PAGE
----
The intermixing of lurid deaths and fantasies --- of, for example, being beaten by eunuchs --- doesn't necessarily mix easily with pedestrian quotes from the bible, listings of monies spent cracking corn and made selling "80 proof," and the size and quantity of stools. The diary form is a scattered form: the days events are always interrupted by sleep (or war), and the narrative sweep and build-up must be truncated, as in real life, by diversions.

With his thorough knowledge of frontier life, Nissenson, if he used the more standard novelistic form, could have involved the reader deeply in his story. Instead, we feel as if we are in the midst of a series of chopped-up events whose power is diffused by the introduction of yet another date, another list of items bought and sold.

--- Regina Fox


The Bewitchment
Of Silver

The Social Economy
Of Mining in Nineteenth-
Century Peru

Josť R. Deustua
(Ohio University Press)
During the 19th Century, Peru produced more silver than any country in the world except Mexico and the United States. Next to guano, silver was its largest export. The country was able to use cheap labor (mostly "Indians" from the mountains) and cheap transport (burros, llamas and mules) to compete in the sale of fine silver on the world market.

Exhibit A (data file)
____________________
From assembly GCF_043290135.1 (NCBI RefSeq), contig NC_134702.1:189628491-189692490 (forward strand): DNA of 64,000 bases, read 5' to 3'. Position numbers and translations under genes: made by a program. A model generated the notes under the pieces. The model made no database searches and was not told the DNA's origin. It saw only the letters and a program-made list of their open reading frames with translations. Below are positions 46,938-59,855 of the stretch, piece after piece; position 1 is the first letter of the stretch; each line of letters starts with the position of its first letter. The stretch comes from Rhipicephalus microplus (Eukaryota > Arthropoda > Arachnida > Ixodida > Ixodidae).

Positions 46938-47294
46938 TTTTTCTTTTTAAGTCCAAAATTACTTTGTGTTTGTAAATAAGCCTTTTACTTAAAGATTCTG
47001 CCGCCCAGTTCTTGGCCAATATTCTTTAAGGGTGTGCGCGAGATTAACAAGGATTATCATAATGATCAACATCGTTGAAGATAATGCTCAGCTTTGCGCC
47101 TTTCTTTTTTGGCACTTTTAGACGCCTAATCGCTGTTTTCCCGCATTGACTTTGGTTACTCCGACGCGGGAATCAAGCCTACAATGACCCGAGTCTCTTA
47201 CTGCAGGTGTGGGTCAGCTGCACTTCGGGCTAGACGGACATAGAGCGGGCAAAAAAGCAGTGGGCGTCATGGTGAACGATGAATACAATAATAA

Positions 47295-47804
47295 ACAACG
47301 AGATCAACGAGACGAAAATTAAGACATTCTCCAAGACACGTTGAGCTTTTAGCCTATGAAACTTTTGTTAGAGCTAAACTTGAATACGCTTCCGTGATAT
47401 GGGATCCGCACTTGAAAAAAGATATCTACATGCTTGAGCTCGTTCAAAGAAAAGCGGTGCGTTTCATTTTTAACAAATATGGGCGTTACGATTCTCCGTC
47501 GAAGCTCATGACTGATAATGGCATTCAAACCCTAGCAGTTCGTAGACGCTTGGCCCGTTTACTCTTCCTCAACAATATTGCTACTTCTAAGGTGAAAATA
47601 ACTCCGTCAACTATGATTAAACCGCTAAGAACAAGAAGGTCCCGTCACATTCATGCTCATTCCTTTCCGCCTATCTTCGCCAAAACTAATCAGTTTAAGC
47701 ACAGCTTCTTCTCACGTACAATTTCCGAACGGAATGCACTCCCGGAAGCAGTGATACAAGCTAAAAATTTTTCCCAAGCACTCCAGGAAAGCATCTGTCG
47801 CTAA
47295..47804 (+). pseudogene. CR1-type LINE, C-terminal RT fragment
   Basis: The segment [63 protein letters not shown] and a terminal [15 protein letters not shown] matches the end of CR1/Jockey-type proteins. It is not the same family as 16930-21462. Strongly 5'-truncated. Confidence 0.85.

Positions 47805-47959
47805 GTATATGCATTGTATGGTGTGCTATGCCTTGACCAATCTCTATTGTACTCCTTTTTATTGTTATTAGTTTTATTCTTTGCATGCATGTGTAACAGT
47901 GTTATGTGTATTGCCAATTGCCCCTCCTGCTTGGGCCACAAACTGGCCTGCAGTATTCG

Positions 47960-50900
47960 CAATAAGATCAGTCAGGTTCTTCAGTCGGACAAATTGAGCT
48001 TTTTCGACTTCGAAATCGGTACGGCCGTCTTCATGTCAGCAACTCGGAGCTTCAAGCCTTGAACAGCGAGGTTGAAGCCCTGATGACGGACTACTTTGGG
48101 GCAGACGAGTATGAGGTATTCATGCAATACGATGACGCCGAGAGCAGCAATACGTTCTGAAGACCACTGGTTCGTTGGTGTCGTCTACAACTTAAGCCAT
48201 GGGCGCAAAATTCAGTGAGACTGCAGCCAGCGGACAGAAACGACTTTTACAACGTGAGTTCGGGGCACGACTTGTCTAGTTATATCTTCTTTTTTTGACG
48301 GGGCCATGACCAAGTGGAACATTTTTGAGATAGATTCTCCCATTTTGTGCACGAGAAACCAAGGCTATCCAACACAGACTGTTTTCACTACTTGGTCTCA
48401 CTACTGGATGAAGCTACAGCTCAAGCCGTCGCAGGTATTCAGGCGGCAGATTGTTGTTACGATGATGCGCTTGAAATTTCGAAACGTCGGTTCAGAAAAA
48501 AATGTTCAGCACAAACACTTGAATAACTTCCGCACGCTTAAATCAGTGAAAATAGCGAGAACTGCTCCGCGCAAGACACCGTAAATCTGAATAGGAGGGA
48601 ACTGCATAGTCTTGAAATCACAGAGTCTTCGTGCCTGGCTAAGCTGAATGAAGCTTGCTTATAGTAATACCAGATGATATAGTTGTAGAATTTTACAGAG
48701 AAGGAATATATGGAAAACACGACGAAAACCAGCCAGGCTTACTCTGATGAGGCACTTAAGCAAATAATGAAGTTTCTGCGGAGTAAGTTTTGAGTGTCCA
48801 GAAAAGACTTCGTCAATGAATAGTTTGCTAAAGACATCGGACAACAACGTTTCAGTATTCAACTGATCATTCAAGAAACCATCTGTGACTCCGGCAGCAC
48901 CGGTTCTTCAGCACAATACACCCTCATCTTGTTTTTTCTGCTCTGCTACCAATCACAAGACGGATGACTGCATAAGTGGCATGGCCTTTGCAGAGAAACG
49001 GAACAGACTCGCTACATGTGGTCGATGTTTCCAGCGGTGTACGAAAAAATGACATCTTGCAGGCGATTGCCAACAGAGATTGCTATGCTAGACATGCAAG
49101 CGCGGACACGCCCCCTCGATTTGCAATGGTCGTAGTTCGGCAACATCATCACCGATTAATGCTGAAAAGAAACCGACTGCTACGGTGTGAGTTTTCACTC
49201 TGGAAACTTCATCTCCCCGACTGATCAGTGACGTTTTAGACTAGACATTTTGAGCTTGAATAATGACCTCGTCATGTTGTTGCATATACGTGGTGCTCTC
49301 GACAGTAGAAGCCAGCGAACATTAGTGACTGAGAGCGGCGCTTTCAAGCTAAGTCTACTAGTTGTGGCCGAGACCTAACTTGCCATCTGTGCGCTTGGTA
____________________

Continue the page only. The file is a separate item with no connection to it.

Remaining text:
It all began to change with the coming of the railroads in the last half of the century. To finance an expensive infrastructure, heavy investments were necessary from countries like England, the United States, Germany and France. The actual production of ore and processed silver in Peru was, however, consistent well into the 20th century --- with small downturns coming only through a drop in international spot prices and the intervention of the War of the Pacific --- the Guano War --- between Chile, Bolivia, and Peru (1879 - 1884). (Imagine waging a major war over bird shit.)

The author is at pains to point out that his monograph will be a non-interpretative one, dealing with a single subject --- silver production and transportation in 19th Century Peru. Period. It is, the author says, a confrontation of "the question of knowledge in these times of postmodernist disbelief." My goal, he states, is to be "empirical rather than interpretive."